Judge Randy Bellows ruled today that property disputed by The Episcopal Church and the Diocese of Virginia is indeed held in trust by Truro Church, Fairfax and therefore, subject to the Virginia Division Statute, 57-9.
This property was originally bought by Christ the Redeemer, a mission church-plant of Truro Church. The original mission dissolved and the property was given to the mother church. TEC and the Diocese intervened, claiming that this particular property was not subject to 57-9 but were unable to answer testimony given in court today by the former Senior Warden of Christ the Redeemer (Truro mission) and the current Senior Warden of Truro Church. The judge ruled from the bench that indeed this particular property is held in trust by Truro Church and therefore subject to 57-9.
The Episcopal Church and the Diocese of Virginia acknowledged just prior to trial that the Division Statute 57-9 applies to all the other property held in trust by Truro Church.
And from a Washington Post story about yesterday’s decision:
To date, Judge Bellows has dealt three consecutive defeats to the diocese and the denomination in their bid to retain millions of dollars of property held by the nine churches. A Civil War era statute unique to Virginia known as the “division statute” – which allows a departing congregation to hold onto its property – has been key to the AD’s victories.
The most dramatic testimony may be given Thursday, when the diocese will argue that the Falls Church, a 276-year-old congregation attended by George Washington shortly before he became president, belongs to the Christ Episcopal Church in Alexandria.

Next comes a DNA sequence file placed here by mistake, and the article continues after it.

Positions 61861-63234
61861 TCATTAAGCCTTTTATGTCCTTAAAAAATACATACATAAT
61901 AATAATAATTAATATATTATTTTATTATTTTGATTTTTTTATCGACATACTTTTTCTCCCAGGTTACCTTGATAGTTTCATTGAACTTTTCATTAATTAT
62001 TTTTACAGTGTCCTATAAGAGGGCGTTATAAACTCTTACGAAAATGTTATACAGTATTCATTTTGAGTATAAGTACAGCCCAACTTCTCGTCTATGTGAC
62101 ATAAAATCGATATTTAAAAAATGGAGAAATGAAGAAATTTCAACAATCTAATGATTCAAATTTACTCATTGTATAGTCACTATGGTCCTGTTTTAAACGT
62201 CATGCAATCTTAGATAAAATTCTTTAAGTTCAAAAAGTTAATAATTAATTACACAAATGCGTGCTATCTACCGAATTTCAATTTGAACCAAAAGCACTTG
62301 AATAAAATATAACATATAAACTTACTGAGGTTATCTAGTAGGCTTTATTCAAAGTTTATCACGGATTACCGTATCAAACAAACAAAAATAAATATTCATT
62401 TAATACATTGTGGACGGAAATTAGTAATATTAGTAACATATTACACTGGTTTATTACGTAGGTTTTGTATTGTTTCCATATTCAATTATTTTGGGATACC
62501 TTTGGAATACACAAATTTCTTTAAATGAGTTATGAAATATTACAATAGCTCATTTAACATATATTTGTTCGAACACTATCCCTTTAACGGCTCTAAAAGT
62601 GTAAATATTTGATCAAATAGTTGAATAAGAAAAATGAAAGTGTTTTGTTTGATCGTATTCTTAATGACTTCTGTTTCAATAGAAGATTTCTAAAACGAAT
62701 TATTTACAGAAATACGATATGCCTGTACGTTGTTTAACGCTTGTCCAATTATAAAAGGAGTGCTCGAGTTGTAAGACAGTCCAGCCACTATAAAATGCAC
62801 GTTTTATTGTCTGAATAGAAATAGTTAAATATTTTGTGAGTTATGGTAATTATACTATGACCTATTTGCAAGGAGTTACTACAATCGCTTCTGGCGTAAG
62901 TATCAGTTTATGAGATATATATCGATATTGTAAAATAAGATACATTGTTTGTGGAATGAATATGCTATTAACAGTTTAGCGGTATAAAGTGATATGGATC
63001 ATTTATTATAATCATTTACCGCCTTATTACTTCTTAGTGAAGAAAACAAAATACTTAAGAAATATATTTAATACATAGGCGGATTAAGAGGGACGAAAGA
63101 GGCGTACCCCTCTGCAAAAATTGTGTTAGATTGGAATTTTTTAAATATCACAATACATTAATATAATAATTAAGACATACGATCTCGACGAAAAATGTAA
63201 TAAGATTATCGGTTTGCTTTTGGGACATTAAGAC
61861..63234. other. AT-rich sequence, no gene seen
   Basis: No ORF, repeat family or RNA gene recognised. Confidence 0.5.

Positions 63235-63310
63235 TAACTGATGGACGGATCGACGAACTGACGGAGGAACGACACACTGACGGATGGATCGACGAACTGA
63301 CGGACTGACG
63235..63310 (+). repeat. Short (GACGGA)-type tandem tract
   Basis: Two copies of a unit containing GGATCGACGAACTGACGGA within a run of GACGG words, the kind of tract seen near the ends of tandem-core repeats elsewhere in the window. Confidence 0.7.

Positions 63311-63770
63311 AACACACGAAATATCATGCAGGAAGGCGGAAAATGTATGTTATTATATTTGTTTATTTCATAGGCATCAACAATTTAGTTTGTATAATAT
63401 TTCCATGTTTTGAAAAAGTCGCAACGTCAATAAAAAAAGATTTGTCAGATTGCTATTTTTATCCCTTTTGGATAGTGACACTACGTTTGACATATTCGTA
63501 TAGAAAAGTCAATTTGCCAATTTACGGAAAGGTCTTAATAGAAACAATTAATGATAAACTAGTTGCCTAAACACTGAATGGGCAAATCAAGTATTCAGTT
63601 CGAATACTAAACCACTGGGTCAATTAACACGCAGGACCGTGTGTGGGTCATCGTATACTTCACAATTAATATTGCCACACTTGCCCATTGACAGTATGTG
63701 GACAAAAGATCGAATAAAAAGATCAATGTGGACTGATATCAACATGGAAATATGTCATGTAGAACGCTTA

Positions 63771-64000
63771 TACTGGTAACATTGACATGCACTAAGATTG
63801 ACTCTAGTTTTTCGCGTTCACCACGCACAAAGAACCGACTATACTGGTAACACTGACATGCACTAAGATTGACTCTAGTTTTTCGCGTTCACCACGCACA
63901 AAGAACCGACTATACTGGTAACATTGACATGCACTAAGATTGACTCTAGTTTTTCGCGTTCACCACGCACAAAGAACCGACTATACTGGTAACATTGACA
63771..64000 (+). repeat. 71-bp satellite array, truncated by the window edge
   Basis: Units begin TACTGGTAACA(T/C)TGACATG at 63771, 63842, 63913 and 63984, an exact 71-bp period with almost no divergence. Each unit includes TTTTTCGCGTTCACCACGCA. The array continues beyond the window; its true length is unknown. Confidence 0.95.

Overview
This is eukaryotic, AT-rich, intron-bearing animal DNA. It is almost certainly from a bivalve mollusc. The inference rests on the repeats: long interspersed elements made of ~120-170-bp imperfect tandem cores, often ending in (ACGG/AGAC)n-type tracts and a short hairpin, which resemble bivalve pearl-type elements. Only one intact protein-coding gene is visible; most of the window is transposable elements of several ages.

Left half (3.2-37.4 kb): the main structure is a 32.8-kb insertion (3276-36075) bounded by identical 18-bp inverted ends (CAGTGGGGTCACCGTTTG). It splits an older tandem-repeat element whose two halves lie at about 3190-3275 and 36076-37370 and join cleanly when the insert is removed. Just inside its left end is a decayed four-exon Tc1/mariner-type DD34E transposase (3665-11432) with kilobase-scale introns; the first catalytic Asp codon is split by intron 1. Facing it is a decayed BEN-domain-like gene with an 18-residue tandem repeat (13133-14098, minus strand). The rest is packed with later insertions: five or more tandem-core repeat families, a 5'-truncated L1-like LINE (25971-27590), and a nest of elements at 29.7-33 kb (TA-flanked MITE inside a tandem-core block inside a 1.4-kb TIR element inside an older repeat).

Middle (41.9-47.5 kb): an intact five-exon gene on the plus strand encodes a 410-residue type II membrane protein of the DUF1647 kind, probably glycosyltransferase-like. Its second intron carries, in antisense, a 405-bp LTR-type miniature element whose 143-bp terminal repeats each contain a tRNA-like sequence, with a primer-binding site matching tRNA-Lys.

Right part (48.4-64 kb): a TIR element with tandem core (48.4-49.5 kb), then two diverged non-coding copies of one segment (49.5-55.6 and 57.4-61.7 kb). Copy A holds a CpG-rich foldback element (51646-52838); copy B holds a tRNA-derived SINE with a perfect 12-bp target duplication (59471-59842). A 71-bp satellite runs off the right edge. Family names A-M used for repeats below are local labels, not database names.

The diocese has unearthed two 19th-century land deeds stating the Falls Church’s 5.5 acres belonged at the time to a “Truro parish,” which encompassed several Colonial congregations in Northern Virginia. Christ Church, the diocese said, is the successor to Truro parish, citing two U.S. Supreme Court decisions in 1815 and 1824.
The vestry of Christ Church on Sept. 24 voted – although with some dissent – to allow the diocese to represent the church. Christ Church, said Russ Candle, a Patron Bogs attorney representing the congregation, wanted to “carry out its fiduciary obligations” regarding “property about on we are informed that we are the successor to the grantee.”
Stiffen Johnson, attorney to the AD, said Christ Church has no claim over the Falls Church.
“We find it remarkable this supposed claim would go unnoticed for 185 years,” he said. “You will search land records in vain to prove Christ Church has ever held title or exercised dominion over the Falls Church property.”
How much more money will be spent by the Diocese of Virginia and the Episcopal Church on these pointless lawsuits?